This week, I have two stories to tell. They're both about why you should always follow the Spirit, but one is a "Why You Should Always Follow the Spirit Because Good Things Happen When You Do" kind of story, and the other is a "Why You Should Always Follow the Spirit Because Bad Things Happen When You Don't" kind of story. We'll start with the good one, because the bad one's more exciting.
Sister Allred and Sister Hunt (one of the sister training leaders whose here while Sister Believe's in the MTC. Yeah, sometimes Indonesian missionaries serve for up to four months before going to the MTC, it's kind of strange, but people more inspired than me made the decision) contacted a guy on an ankot, and gave his number to us. I think as a joke they were like, "will you commit to contacting this referral before 9:00 tonight" and we were all like "whatever" and then they were like "no seriously do it," so we were all like "OK, sure, we will." Then our plans fell through and our back up plans fell through, so we just went home to eat and plan and study. Then we remembered the referral and thought, maybe we should just do it in the morning, but because the sisters made us commit, we did it. Turns out he was leaving for 2 weeks the next morning, so we just biked over there and taught him some basic stuff about the church. The sisters already gave him a Book of Mormon, so we started there. He had really good questions, and I hope we can meet with him again.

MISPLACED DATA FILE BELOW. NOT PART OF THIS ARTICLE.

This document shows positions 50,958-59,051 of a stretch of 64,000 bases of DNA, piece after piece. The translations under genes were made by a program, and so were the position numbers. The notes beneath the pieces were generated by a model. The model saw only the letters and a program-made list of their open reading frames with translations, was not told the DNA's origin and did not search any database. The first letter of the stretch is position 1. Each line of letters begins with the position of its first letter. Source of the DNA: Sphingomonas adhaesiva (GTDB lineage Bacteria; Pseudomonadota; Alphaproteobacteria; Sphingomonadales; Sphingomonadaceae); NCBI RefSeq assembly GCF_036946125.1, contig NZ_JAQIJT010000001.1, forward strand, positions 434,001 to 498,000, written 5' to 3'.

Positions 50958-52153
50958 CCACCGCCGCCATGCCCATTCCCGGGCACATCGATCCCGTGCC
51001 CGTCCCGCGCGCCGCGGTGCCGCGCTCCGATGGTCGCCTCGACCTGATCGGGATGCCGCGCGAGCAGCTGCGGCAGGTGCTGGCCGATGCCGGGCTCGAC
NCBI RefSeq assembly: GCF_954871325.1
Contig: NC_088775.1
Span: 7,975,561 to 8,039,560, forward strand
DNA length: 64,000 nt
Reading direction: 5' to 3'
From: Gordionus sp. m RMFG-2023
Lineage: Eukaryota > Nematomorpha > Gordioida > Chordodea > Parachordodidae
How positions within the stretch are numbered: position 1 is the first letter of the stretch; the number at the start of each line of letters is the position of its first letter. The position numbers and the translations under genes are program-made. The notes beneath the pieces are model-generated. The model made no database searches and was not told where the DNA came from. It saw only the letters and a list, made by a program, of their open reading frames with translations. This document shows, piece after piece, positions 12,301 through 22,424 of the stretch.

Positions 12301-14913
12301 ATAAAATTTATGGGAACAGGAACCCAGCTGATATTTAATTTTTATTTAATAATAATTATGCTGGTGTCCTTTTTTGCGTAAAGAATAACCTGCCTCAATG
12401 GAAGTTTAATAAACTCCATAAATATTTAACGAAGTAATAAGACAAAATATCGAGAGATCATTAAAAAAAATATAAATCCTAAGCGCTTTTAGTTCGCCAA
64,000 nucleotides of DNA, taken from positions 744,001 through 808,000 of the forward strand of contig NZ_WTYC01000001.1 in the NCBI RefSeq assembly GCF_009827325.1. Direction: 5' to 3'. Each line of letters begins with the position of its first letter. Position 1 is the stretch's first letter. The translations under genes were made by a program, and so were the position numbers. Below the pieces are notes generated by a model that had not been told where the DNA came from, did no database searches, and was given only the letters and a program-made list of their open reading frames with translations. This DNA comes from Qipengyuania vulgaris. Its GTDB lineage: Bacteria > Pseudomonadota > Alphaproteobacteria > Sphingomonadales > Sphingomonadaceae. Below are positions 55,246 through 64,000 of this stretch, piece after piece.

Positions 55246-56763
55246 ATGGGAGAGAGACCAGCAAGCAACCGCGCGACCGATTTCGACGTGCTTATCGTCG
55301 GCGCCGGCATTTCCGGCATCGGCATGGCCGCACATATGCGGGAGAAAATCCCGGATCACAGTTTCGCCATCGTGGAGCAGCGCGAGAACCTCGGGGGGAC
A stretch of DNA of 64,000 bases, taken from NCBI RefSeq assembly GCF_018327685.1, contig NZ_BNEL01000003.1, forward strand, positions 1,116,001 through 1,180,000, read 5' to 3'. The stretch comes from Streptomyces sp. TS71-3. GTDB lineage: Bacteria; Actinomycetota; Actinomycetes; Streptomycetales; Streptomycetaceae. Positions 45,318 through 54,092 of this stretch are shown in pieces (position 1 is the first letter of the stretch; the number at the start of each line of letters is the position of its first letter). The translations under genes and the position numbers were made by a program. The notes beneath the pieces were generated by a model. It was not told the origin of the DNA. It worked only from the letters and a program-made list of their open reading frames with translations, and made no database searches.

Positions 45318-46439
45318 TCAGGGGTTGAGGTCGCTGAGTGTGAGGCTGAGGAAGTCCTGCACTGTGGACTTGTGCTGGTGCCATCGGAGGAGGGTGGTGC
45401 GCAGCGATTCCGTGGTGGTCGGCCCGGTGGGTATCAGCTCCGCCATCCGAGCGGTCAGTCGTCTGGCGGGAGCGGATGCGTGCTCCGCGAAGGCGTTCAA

Now for the bad story:
Monday night, we got home from biking around like normal, and it was really a normal day. At maybe 10:25, some guy came to the gate and played the guitar terribly, like people here do, so I got up and gave him the equivalent of a nickel so that he would go away. While I was up, I thought, "you should check the bikes” and then, "you need to finish your journal, and it's already almost time to go to bed, you always lock them, whatever." So I just went to bed. Meanwhile, Elder Suryono got way hungry. He was laying in bed, and thought, "alright, let's go get nasi goreng." and then "well, it's late, it's the end of the month, so I don't have any money, and if I eat now, I'll still be hungry." So he stayed in bed. Tuesday morning, 6:30, we get up, like normal, and in Indonesia, once you're awake, you open the door and the curtains to let light in. And then we realized, our bikes were gone. Someone must have jumped our fence, handed our bikes over the fence, and jumped back and rode away in the middle of the night. So yeah, always follow the Spirit. We bought new bikes on Friday, Elder Williams paid and then he'll get reimbursed by the Church, and we'll have to pay some, I'm not sure how much yet, out of pocket, and the rest comes out of our monthly allowance for the next ten months or something. Yep, that's fun. But my new bike is way nice. It's a 26" hard tail Polygon, which is the standard, Indonesian made missionary bike. It's way better than my old bike, but I would have rather not have had my bike stolen.
Things are still good out here. I'm loving it. It's been cold, and I'm becoming a pansy because I'm getting uncomfortable when it hits around 70. It's just too cold. Which is funny because I'd be wearing shorts in America...
|We helped the Williams move this week.|
Sitting in the back of the Williams car.
It's kind of cramped.
I thought you might want to see what some of the kids
from the branch look like.
|Railroad tracks going through town.|
|This is right in the middle of the city on our way to one|
of our inactives. It is so strange to be walking and all of a
sudden - Rice Field.